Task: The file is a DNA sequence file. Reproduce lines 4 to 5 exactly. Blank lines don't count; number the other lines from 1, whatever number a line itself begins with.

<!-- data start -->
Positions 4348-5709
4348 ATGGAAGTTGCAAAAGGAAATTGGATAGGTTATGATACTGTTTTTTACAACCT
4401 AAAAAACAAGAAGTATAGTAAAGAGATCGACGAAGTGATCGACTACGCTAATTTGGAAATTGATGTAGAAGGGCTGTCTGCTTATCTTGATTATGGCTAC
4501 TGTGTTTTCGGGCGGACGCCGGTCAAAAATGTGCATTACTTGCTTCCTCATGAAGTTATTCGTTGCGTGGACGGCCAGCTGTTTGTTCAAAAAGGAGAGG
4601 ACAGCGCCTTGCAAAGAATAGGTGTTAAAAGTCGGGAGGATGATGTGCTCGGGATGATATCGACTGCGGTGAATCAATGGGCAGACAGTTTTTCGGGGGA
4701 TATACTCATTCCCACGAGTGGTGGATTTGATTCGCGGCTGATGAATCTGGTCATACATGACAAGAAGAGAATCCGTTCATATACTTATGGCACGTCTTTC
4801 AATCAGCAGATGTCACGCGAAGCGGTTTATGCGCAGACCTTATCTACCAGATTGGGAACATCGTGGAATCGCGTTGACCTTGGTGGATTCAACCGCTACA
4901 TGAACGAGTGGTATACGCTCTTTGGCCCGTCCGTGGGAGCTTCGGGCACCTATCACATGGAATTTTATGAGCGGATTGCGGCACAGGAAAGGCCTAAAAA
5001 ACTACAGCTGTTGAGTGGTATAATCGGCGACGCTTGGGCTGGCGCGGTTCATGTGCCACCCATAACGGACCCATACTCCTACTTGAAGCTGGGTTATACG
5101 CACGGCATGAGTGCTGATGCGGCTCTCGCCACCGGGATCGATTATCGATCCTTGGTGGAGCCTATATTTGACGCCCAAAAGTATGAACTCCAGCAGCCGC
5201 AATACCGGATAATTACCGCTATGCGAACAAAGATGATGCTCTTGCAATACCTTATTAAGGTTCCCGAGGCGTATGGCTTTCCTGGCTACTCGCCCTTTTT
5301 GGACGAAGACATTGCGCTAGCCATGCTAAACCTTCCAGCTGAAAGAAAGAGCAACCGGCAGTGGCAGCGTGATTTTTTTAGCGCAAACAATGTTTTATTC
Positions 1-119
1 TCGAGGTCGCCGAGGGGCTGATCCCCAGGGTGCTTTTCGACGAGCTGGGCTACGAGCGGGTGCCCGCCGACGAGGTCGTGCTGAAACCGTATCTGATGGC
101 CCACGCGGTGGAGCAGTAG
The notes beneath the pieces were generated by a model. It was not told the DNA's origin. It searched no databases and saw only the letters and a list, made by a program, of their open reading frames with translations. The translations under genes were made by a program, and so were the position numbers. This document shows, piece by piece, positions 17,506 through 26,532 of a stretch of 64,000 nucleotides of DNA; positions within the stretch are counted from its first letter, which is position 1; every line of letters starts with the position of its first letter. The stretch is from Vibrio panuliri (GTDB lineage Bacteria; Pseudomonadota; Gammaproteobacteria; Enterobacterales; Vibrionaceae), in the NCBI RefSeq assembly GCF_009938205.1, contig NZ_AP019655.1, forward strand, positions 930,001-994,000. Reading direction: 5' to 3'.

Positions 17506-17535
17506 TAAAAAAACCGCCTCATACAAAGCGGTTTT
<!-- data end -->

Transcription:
4501 TGTGTTTTCGGGCGGACGCCGGTCAAAAATGTGCATTACTTGCTTCCTCATGAAGTTATTCGTTGCGTGGACGGCCAGCTGTTTGTTCAAAAAGGAGAGG
4601 ACAGCGCCTTGCAAAGAATAGGTGTTAAAAGTCGGGAGGATGATGTGCTCGGGATGATATCGACTGCGGTGAATCAATGGGCAGACAGTTTTTCGGGGGA